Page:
A bodacious haul of Japanese KitKats from Flushing’s Teso Life.
Now that fall’s here in full force I paid a visit to Teso Life in downtown Flushing to see if the purveyor of Japanese junk food had that most autumnal of Japanese KitKats—Kuranberi Almond KitKat. The dark chocolate covered wafers topped with toasty almonds and chewy sweet bits of cranberry are my all time favorite Japanese flavor.
There were no cranberry KitKats to be found at Teso, but I did see several I’ve never encountered before: Setouchi Shio ando Lemon or Setouchi Sea Salt and Lemon; Ikinari Dango, named for a snack of sweet potato and red bean wrapped in mochi that’s popular in Kumamoto; Sakura Nihonshu or Sakura Japanese Sake; and Sutoroberii Chiizukeki Aji, or Strawberry Cheese Cake.
My favorites were the surprisingly refreshing lemon and strawberry cheesecake, which are both excellent chilled. Don’t worry if there’s no Japanese grocer near you, you can score your own Japanese KitKats and other goodies on my Amazon Store. Here’s what I’d really like to know though, what’s your favorite Japanese KitKat. Let me know in the comments!
Downtown Flushing’s Chinese nougat man plying his wares on a hot summer’s day.
I can count the number of times I’ve added unknown foods to my Queens culinary walking tours on the fingers of one hand. This reticence to try new things with guests stems not from a lack of adventure, but rather the “all killer no filler” approach I take to the foods I showcase on the tour. Most of the time, unknown quantities prove to be severely lacking, but every now and then I come across a gem. Such a diamond in the rough appeared in the form of a streetside sweet on yesterday’s Flushing Chinatown food tour.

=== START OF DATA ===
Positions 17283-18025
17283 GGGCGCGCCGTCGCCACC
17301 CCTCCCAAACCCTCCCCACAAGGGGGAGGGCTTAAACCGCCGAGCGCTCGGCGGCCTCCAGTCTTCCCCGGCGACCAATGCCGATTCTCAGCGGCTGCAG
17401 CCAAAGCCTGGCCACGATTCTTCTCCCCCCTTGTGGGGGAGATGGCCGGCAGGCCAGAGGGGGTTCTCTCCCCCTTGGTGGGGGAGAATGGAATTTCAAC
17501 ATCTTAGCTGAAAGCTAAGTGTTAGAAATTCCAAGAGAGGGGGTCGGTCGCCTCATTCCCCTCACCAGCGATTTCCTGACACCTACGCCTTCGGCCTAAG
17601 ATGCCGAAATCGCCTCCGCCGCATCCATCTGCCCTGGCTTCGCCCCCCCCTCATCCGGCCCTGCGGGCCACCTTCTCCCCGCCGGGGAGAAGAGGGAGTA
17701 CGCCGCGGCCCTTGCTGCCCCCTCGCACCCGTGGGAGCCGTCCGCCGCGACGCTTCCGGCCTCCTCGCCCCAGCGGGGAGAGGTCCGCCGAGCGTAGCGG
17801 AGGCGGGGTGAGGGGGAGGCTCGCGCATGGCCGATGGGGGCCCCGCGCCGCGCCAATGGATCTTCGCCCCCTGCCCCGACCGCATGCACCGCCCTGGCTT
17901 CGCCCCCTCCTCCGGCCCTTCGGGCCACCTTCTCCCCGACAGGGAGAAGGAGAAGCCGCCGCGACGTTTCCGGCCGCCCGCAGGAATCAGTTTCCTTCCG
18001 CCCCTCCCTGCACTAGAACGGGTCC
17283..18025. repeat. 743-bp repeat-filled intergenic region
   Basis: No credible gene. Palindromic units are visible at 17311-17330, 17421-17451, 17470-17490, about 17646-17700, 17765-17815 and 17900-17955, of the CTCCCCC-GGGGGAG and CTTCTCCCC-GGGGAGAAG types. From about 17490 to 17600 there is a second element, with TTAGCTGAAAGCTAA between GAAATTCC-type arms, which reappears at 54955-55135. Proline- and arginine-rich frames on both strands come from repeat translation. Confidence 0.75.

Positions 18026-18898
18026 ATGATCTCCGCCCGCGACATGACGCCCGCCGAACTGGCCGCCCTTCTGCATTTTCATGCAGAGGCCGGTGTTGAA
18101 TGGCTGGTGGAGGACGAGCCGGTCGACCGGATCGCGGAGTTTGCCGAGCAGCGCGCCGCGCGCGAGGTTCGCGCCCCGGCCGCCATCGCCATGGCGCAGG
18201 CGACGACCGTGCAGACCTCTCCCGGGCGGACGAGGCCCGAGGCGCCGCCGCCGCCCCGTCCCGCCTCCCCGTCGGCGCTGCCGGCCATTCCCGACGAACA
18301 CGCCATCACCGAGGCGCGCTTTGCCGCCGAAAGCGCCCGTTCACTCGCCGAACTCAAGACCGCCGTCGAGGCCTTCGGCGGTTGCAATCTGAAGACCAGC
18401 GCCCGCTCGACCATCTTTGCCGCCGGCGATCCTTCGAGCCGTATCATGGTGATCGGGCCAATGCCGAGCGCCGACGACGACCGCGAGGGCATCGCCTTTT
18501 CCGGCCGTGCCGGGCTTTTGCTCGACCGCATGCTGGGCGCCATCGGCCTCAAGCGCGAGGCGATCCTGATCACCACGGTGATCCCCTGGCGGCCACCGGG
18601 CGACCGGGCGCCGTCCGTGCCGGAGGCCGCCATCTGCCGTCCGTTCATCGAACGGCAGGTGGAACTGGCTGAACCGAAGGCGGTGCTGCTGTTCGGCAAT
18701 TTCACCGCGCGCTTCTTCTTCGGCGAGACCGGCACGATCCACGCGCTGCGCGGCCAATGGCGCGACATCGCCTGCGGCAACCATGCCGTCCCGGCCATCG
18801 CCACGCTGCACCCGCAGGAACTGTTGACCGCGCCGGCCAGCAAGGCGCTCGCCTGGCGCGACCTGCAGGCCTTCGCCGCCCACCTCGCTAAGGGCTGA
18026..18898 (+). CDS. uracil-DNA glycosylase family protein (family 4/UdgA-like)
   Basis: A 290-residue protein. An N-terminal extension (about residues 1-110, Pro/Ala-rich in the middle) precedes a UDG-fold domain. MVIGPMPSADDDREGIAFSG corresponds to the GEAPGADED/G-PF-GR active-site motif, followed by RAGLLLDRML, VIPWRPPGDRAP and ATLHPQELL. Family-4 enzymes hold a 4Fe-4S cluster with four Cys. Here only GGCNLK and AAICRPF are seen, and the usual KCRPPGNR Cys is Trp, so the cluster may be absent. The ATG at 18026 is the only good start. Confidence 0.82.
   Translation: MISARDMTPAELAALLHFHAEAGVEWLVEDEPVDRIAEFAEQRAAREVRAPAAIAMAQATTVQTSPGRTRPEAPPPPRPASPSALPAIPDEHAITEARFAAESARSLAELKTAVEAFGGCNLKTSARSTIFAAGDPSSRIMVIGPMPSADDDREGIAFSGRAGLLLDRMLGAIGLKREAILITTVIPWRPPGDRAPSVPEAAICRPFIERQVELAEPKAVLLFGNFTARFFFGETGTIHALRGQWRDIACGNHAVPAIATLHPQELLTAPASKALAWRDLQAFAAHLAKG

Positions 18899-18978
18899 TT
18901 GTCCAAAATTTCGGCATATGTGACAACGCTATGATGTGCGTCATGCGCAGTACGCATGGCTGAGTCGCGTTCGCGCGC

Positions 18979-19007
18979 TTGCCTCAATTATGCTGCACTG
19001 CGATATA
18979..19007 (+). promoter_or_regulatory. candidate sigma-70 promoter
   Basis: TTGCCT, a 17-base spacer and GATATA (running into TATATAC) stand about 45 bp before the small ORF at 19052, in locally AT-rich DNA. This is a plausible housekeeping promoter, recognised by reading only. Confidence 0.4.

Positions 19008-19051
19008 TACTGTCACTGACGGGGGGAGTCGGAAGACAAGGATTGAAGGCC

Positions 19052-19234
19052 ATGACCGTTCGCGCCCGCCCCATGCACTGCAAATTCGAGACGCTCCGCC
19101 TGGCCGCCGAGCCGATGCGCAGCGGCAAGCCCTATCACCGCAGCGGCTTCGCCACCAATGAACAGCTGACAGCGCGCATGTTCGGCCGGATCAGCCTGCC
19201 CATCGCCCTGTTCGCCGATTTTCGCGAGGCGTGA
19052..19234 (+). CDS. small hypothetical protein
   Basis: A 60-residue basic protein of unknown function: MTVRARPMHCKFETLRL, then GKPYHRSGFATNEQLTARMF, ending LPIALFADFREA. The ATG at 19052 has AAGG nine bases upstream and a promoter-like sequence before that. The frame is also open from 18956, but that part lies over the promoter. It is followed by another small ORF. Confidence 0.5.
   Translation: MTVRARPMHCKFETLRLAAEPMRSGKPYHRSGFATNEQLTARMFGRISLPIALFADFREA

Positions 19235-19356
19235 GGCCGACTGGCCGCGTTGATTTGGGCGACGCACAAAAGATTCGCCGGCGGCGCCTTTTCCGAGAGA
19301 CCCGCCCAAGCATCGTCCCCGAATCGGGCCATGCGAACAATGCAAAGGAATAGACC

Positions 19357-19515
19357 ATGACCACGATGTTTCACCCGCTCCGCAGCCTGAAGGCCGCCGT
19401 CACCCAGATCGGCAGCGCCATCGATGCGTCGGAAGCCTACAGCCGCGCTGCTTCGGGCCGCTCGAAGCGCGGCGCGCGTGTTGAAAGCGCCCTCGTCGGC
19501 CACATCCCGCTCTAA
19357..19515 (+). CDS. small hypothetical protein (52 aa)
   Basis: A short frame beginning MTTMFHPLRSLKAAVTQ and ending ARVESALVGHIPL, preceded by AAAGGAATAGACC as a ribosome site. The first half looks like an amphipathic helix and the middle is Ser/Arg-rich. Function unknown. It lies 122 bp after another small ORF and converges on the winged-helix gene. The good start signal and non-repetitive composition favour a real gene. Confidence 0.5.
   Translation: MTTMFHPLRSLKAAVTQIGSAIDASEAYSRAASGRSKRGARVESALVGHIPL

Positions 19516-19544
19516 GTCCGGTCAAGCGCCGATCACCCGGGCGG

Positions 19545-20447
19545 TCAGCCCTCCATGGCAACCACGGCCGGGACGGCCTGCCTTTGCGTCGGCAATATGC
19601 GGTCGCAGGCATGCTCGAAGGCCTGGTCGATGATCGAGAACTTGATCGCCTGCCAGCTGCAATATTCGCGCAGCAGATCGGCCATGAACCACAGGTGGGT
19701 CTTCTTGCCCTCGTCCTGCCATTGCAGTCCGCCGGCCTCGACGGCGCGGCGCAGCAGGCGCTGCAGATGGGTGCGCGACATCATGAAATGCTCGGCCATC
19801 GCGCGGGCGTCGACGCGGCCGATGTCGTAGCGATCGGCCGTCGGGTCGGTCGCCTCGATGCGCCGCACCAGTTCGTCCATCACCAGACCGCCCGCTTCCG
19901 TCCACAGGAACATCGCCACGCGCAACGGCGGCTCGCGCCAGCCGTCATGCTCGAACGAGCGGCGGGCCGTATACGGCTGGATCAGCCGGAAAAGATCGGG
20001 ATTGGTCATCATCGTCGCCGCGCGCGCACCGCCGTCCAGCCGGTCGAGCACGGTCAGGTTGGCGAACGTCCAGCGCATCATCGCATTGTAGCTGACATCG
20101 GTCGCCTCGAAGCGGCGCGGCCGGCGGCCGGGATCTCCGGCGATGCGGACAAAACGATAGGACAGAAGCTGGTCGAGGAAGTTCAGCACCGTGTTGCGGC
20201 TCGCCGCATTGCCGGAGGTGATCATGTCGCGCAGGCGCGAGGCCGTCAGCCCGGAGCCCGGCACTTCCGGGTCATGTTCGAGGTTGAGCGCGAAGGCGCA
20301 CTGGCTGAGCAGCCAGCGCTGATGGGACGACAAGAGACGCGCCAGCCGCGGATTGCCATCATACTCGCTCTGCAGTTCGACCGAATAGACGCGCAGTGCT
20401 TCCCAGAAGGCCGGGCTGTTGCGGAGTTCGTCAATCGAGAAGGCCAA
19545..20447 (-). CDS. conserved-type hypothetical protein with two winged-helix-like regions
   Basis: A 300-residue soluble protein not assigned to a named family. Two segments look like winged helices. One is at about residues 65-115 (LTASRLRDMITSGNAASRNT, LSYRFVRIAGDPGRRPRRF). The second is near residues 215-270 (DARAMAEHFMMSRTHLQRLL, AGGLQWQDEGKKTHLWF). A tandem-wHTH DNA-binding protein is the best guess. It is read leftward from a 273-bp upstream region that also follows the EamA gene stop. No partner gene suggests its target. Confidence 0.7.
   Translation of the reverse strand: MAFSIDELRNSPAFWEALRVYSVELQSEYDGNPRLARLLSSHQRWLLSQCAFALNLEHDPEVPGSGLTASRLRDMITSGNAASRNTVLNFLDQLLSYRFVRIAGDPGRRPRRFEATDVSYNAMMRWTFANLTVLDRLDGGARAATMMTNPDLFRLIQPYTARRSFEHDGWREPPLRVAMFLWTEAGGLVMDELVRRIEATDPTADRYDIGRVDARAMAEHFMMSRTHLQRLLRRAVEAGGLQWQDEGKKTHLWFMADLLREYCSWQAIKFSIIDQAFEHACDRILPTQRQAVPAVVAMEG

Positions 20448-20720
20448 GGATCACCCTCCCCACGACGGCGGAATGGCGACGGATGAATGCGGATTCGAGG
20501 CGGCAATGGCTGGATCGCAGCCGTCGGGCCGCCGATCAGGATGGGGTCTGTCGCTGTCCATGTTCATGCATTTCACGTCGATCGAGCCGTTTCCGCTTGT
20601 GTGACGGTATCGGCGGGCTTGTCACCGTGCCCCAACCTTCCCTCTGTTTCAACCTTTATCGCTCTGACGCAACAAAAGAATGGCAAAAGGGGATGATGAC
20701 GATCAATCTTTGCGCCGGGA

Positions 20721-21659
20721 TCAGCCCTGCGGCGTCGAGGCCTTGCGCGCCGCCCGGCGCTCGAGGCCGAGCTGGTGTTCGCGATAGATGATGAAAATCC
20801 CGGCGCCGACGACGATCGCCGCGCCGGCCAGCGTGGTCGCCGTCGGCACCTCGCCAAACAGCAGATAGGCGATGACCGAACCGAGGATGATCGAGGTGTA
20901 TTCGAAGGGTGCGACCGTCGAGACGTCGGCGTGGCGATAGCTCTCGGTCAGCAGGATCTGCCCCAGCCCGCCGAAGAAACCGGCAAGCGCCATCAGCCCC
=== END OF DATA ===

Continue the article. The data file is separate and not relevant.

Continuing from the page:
My guests and I were en route to the subterranean Golden Shopping Mall food court when I spied a Chinese gentleman with a streetside stand with a bunch of other Chinese folks surrounding him. I peeked over their shoulders, to see what I first thought was dragon beard candy because of the clouds of confectioners sugar, then I realized it was giant spiral of stretchy, sweet nougat. For a buck a pop the gent, who turns about to be from Fujian Province, stretched out the elastic peanut-filled sweet and then cut a fat finger sized length off with kitchen shears. It’s pretty tasty, but truthfully I was more amazed by finding a new street food than the flavor per se.
After my guests and I said our goodbyes, I hung out for a while and watched him ply his craft.When asked him his hours he shrugged and said he didn’t know. I bought a few more pieces to give my friends at Chengdu Tian Fu. I emerged from Golden Mall on to the street and went to say goodbye to the taffy master, but he was gone.
“Wow that was quick,” I thought giving myself a healthy mental pat on the back for having tried it. As I made my way northward on Main Street who should I see but my new friend posted up underneath the Long Island Railroad Station, with a small crowd around him. He hadn’t left, but had moved on to a busier spot. My new motto is Carpe Via Cibus—Seize The Street Food—for you never know when it’s going to be gone.
All of this brings me back to the titular question of this post, what’s your favorite Queens street food these days? Let me know in the comments.